Introduce books about Justice Heroes: Choose quality read-aloud books about real people from different ethnicities and historical periods who worked for equality, and read one every day. Reading true stories can inspire children to see what is possible when one works for justice. Try these:

  • Elizabeth Cady Stanton, activist for women’s voting rights: Elizabeth Leads the Way, by Tanya Lee Stone
  • Esther Morris, first woman justice of the peace: I Could Do That!, by Linda Arms White
  • Sojourner Truth, abolitionist and women’s rights activist: So Tall Within, by Gary Schmidt
  • Emma Lazarus, Jewish American author and activist: Emma’s Poem, by Linda Glaser
  • Abraham Lincoln: I Am Abraham Lincoln, by Brad Meltzer
  • Jackie Robinson, first Black man to play in baseball’s major leagues: Teammates, by Peter Golonbock
  • Ayanna Najuma, civil rights activist: Freedom on the Menu, by Carole Boston Weatherford
  • Ruby Bridges, civil rights activist: The Story of Ruby Bridges, by Robert Coles
  • Dolores Huerta and Cesar Chavez, labor and civil rights activists, Side by Side, by Monica Brown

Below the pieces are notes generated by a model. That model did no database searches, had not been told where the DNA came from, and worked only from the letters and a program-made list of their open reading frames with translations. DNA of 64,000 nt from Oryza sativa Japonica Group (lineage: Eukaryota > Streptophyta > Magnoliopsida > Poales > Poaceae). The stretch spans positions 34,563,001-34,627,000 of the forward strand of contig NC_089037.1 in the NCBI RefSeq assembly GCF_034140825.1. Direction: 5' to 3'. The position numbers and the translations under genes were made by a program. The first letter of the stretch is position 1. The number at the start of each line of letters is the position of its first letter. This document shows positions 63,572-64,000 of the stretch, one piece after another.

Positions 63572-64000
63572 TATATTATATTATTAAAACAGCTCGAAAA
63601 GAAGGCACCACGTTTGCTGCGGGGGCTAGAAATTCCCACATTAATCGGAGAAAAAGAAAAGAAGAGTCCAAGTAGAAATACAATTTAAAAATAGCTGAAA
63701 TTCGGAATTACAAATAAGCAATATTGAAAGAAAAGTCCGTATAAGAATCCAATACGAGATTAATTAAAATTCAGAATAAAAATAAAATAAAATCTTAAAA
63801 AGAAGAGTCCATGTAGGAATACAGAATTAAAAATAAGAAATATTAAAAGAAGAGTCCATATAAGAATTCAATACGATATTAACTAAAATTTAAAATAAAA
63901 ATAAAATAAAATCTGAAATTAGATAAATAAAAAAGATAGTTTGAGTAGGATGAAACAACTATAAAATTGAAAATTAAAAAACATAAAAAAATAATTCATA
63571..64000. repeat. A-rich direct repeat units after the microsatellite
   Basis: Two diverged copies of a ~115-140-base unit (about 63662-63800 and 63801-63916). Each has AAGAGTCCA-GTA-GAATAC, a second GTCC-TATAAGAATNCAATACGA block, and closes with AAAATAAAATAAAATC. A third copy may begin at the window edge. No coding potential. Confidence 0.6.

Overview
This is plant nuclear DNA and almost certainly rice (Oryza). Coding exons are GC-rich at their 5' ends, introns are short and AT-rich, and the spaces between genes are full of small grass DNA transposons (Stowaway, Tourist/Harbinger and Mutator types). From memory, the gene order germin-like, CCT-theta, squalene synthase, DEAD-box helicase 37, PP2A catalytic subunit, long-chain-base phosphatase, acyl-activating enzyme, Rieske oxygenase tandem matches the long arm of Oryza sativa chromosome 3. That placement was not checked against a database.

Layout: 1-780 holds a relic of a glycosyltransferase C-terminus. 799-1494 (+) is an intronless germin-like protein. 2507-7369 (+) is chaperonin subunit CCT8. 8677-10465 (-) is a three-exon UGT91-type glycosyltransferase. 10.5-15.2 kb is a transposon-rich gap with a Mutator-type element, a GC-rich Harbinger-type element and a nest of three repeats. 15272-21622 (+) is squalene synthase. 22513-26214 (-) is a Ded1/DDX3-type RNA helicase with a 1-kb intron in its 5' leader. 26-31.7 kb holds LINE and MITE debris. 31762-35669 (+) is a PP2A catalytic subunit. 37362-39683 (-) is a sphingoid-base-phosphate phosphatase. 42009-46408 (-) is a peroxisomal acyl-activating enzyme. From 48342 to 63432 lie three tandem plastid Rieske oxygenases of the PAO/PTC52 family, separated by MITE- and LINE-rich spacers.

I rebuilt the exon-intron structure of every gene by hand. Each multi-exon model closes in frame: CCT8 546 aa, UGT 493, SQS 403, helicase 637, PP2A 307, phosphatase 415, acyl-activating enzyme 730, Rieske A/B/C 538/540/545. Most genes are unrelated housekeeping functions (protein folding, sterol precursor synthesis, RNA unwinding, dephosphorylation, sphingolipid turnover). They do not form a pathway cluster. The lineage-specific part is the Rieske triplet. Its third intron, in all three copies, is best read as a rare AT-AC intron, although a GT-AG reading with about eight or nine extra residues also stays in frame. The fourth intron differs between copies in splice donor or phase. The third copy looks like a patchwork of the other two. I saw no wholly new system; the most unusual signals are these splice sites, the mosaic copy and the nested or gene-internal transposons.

Create a Justice Heroes comic book: Using evidence from the texts above, describe each hero’s qualities and distinctive traits. Define essential words like equality, segregation, injustice, boycott, protest, immigration, courage, and achievement. I like to engage my students in a discussion about how being fair means doing something good for everyone involved, as well as about how fairness is fundamental to justice.

Look for ways our heroes showed courage and fairness in working for justice. Have the kids brainstorm words that our Justice Heroes might have said to lead others to justice, like “These people will be free!” “Women have every right to vote!” “Sí, se puede!”

From there, have each student create a comic book page dedicated to just one Justice Hero each day. Then, at the end of the unit, each student has their own comic book capturing the stories of all the Justice Heroes.

Make a Justice Hero timeline: Create a timeline that places each Justice Hero in the order of events that took place in American history. On the last day of the unit, try reading about a person working for justice in the present; I like to use the video of Vice President Kamala Harris reading aloud her book Superheroes Are Everywhere. Recite the Hero Pledge from her book so that every kid is inspired to think about how they can wear their own super cape someday. Finish the activity by having each child add a picture of themselves to the Justice Hero timeline for in the future.

Make a mobile: As a closing project, each child can choose their favorite Justice Hero and make a cardboard cutout of the person. They can write a few sentences explaining why they admire that individual and how they saw them show courage in fighting for justice. Hang the cutouts in the classroom so that Justice Heroes from the past and present fill the classroom.  

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  • Teaching Strategies
  • Social Studies/History
  • K-2 Primary